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Noel Gallagher On Christmas, Politics, Family And More

The invisible elves at Kenwood House, the grade I listed Robert Adam masterpiece perching on the shoulder of Hampstead Heath, have been busy. Holly branches heavy with red berries are draped over ornately carved mantelpieces. A tree hung with tasteful sparkly baubles and pine cones stands tall in the library. The Christmas shop is open. Children can book an audience with Father Christmas. I am here, however, for another living piece of English heritage.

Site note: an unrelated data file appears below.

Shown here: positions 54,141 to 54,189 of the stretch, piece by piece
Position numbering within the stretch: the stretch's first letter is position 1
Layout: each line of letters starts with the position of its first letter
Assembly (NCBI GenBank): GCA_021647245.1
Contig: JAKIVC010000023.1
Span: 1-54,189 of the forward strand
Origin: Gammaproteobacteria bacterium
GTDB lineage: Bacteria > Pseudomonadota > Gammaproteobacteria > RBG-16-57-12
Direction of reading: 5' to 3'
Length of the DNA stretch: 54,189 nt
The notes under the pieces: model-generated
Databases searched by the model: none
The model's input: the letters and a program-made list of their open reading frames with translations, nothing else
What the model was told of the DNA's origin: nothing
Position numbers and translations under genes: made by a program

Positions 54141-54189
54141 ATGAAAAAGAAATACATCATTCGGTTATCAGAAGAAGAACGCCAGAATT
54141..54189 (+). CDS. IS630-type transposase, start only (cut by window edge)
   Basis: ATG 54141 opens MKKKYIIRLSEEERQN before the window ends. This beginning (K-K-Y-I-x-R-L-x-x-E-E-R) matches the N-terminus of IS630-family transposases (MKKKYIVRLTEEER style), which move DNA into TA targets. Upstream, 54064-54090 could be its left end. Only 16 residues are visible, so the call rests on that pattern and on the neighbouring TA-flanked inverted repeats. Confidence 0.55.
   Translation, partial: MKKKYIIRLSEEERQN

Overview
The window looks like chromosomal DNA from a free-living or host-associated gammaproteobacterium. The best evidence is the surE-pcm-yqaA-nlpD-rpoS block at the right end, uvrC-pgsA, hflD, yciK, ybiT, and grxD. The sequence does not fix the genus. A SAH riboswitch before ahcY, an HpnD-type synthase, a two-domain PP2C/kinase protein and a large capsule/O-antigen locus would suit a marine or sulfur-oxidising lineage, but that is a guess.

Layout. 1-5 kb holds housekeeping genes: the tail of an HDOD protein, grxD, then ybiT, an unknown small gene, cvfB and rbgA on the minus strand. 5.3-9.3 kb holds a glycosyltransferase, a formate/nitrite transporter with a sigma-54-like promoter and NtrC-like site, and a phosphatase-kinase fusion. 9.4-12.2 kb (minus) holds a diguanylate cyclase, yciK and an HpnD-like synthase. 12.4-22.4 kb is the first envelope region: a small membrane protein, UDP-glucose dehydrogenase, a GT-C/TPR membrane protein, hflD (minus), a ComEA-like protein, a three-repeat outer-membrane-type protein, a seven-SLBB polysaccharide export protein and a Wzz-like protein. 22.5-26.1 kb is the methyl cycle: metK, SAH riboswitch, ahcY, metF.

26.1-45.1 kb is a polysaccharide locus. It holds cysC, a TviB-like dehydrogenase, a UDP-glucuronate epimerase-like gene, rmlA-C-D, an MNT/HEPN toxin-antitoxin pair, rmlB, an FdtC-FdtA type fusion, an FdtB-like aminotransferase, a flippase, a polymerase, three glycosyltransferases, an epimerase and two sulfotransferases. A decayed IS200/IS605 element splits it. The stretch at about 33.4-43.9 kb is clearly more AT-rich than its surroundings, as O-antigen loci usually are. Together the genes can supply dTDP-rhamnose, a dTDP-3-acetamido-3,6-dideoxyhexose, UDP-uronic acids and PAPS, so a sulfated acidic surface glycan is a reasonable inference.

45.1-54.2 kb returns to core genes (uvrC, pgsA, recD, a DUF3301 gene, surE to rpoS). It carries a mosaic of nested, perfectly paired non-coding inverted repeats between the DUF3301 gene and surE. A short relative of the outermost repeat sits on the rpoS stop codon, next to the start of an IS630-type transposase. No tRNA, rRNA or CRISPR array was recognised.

Noel Gallagher, Manchester’s sacred and profane hit machine, is standing by a shuttered Georgian sash window in a mustardy corduroy jacket, gazing out over the heath towards the City skyline. At 52, he is still so fit you could twang him like a guitar string. The milky winter light flatters his lean, sideburned face, tanned after a month of touring Australia with U2 with his band, High Flying Birds, the group he formed after he left Oasis 10 years ago following one last backstage bust-up with his younger brother, Liam.

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